Gravelle, Court File No. CV-09-114.
On December 4,
2014, Chantal M. Brochu of Buset &
Partners LLP obtained a judgment in
favour of homeowners being sued for a
slip and fall on their front steps
following a four-day jury trial in
Thunder Bay, Ontario. Damages were
assessed at over $1M.
delivered newspapers to the defendants’
home daily for 6 months. He slipped and
fell on the defendants’ front porch
steps on a frosty October morning in
Thunder Bay. Since no one, not even the
plaintiff, saw any ice, the plaintiff’s
case turned on a theory that the
defendants had neglected to replace a
perpetually leaking eavestrough that
left a frozen puddle of water on the
steps. The defendants were generally
acknowledged, even by the plaintiff, to
have been conscientious homeowners with
a well-maintained property.
theory rested on the combined effect of
three pieces of evidence: (1) the
presence of discolouration consistent
with moisture on the top step, visible
in a picture taken the day after the
accident; (2) the replacement of the
eavestrough shortly after the accident
(the defendants denied any connection
between the replacement and the
accident); and (3) the testimony of a
former friend of the defendants who
claimed to have observed puddles on the
steps from a leaking eavestrough.
The jury concluded
that the defendants had met the duty
imposed on them by the Occupiers’
Liability Act to take reasonable
care to ensure their premises were safe.
Sometimes accidents happen without the
homeowner being at fault.
Loblaws Cos, 2014 ONSC 1949, 2014
CarswellOnt 3872, aff’d 2015 ONCA 172,
2015 CarswellOnt 3586.
On December 19,
2007, the 90-year-old plaintiff was
shopping at a bulk item grocery store.
Another patron (the individual
defendant) pushed a shopping cart into
him. The shopping cart was overloaded,
which may have prevented the individual
defendant from seeing the plaintiff in
his path had he not been distracted by
his friend. The plaintiff was seriously
injured and spent the last year of his
life in the hospital. His damages were
assessed at over $500,000.00.
Chantal M. Brochu
of Buset & Partners LLP successfully
defended Loblaws both at trial and on
Liability turned on
whether the store employees ought to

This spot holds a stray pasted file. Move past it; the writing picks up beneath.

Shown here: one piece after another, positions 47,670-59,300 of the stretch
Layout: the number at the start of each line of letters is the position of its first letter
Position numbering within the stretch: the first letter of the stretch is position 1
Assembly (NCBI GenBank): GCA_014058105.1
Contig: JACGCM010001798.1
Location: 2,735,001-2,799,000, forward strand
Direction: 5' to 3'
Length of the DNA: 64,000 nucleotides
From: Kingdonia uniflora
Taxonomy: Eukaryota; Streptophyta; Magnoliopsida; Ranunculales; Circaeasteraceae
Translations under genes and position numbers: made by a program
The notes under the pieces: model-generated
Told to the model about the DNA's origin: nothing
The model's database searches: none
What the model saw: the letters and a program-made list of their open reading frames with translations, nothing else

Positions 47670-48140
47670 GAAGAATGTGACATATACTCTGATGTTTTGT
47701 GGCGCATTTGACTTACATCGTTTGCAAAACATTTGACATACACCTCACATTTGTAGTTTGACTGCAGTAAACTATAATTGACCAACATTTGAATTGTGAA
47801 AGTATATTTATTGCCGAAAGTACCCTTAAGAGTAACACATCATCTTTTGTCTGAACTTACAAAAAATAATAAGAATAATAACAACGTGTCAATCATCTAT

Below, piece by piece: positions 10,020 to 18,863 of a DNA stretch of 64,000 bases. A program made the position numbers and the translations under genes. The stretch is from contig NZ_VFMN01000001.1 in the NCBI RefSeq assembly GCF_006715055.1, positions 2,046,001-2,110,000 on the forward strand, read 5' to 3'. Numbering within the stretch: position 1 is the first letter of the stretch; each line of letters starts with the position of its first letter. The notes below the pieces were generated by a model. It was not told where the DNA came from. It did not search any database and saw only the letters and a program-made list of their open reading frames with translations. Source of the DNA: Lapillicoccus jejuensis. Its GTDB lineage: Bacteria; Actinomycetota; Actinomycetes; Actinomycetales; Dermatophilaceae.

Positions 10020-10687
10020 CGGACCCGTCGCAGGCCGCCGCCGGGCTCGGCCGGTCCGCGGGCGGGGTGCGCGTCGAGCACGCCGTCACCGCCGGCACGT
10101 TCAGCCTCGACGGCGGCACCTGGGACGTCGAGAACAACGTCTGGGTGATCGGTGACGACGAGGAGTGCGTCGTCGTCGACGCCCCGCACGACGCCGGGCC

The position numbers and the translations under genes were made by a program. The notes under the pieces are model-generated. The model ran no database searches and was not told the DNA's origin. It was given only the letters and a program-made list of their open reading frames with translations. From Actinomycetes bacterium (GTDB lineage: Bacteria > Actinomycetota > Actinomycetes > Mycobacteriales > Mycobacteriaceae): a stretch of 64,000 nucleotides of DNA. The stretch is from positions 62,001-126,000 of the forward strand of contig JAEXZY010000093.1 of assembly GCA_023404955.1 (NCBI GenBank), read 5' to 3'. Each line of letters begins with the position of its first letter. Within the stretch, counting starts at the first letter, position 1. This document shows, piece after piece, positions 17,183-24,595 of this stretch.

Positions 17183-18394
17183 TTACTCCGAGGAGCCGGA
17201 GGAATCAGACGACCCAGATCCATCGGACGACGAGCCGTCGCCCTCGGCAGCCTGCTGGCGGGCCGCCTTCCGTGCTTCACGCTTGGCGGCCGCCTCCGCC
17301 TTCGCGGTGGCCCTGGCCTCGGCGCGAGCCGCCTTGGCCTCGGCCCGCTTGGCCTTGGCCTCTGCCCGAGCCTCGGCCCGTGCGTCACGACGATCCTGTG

have intervened to prevent the
individual defendant from pushing what
was described as a dangerously
overloaded shopping cart from the cash
registers to the exit.
In reasons for
judgment released March 26, 2014,
following a four-day trial in December
2013, the trial judge found that there
was “no doubt that if the cashier
observed an obviously overloaded cart,
it would be incumbent on the employee to
try to prevent the customer from moving
the cart until it was in a position
where it could be moved safely”: para
70. The issue was “whether or not any of
the employees actually ‘saw something’
when [the individual defendant] started
moving his overloaded cart”: para 70.
The store had a
general policy to ensure the safety of
patrons and employees. The evidence
demonstrated that the employees were
aware of this policy and understood that
they were to react to situations wherein
a patron may have overloaded his cart.
The trial judge found that none of the
employees whose inaction was impugned
had acted unreasonably, and that the
store owner could not be faulted for
failing to have a specific policy
addressing overloaded carts. The store
owner had met its duty under the
Occupiers’ Liability Act to keep its
premises reasonably safe for the
plaintiff: para 80.
The trial judgment
was upheld on appeal in an endorsement
released on March 17, 2015.
A judgment against
the store owner defendant in this case
would potentially have had far-reaching
implications for “no frills”-type
grocery stores that leave customers to
be responsible for bagging and boxing
their own purchases and loading their
own carts without assistance from a